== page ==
To get all of your ingredients cooked at the right temperature and finished at the same time, you must layer. Any root vegetables, like potatoes and carrots, need to be placed at the bottom of the pot. These foods take longer to cook and need to be where most of the heat is. Place the meat on top of the root vegetables. If you are going to cut the meat, cut it into uniform pieces for even cooking. Place any other smaller or delicate foods, such as mushrooms, last. They require a shorter cooking time.

Use freeze-dried foods for a super-fast meal

Freeze-dried ingredients make using the crockpot a cinch because there’s no washing, slicing, or chopping. They’ll also cook much more quickly. We recommend freeze-dried foods from Thrive Life.

Get the best results from pasta and rice

These can both be tricky. When overcooked, they become an inedible blob in your dish. It’s best to add rice during the last 30 minutes of cooking. Cooking the pasta separately and adding it to your food right before serving is a safer bet. My friend makes the ziti dish shared later in this article and swears by its ease and taste. I feel the ziti is a heavier pasta and that’s why it works in this recipe without being cooked on the stovetop.

This article has more ideas about how to use rice, and this one has suggestions for using pasta.

READ MORE: Parboiled rice is less likely to become mushy during long cooking periods.

Salvage overcooked vegetables

If you end up with mushy veggies, scoop them out and puree them. Reduce the puree in a saucepan and make a glaze to pour over the meat or add it to your sauce.

To prevent mushy tomatoes, try sun-dried tomatoes or use whole canned tomatoes and cut them into large pieces. Diced or crushed tomatoes might disintegrate into your dish.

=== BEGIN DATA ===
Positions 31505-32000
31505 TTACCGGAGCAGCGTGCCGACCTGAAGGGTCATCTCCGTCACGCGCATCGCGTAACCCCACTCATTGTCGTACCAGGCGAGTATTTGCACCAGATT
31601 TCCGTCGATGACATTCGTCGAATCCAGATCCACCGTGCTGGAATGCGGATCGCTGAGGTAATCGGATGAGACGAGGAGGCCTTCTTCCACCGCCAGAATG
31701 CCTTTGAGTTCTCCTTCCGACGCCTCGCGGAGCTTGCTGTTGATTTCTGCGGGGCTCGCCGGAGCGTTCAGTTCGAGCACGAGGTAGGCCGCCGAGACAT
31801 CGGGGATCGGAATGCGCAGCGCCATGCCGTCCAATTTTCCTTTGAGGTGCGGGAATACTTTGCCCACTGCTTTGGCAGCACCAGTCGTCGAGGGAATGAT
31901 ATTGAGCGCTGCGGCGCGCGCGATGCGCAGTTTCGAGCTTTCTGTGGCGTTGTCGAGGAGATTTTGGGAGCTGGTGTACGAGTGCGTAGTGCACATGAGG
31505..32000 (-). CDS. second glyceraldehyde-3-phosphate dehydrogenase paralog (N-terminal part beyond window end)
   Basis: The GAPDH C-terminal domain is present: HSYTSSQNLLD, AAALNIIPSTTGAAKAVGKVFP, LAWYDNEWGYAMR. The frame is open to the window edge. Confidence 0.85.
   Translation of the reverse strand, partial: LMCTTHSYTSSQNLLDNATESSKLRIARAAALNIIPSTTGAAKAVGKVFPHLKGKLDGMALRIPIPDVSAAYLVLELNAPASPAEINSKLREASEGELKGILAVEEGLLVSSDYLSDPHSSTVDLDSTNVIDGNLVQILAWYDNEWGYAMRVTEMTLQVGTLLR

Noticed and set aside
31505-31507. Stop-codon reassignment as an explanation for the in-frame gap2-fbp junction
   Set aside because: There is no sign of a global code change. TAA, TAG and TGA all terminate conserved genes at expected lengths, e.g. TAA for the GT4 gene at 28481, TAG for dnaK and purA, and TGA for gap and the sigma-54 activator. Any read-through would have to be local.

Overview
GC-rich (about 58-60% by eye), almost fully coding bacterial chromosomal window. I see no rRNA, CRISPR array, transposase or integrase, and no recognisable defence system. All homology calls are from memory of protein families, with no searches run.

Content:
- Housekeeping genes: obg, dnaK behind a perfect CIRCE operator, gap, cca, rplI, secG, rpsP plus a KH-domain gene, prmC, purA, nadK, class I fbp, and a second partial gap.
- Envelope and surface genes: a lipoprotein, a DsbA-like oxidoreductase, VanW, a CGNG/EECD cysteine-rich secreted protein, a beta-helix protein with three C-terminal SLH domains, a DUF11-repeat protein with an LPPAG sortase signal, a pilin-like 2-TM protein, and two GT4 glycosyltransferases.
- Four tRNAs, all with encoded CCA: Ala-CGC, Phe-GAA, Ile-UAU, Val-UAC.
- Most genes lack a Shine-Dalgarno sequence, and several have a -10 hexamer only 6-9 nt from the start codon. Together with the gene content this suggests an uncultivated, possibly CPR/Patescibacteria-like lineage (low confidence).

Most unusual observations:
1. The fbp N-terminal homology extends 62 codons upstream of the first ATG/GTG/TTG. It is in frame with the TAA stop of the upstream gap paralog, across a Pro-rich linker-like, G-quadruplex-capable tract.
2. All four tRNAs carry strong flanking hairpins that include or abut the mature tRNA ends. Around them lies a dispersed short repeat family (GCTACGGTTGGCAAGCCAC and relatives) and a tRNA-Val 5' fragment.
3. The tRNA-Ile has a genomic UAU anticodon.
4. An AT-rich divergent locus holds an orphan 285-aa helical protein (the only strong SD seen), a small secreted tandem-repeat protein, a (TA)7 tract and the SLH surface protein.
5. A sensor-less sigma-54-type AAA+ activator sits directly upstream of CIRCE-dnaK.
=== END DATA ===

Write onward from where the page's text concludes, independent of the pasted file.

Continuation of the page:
Add dairy last

Stir in milk products, like yogurt, milk, and sour cream during the last 15 minutes of cooking. If added earlier, they tend to break down and you won’t have the desired creamy consistency.

How to Enhance the Flavor of Crockpot Meals

How about some tips for next-level meals? Yes, please!

Brown meat and use deglazed liquid

To maximize the flavor of your meal, brown your meat in a skillet before adding it to the crockpot. Then deglaze the pan with wine or broth. Deglazing gets all of the caramelized pieces of meat from the bottom of the pan. Add the liquid with those yummy bits of meat to your crockpot and you’ll have a richer flavor in your meal.

Add gingerbread. Yes, gingerbread!

Toss in some crumbled gingerbread or crushed ginger snap cookies! Ginger adds a depth of flavor and texture to the liquid. Use them in beef-type dishes like stew and pot roast.

Use a high-quality wine

Look for wines that are dry and have a high alcohol content to add a more complex flavor to your dish. The alcohol doesn’t evaporate out much because the cooker lid is sealed. So remember that a little bit goes a long way.

Buy the best vanilla quality you can afford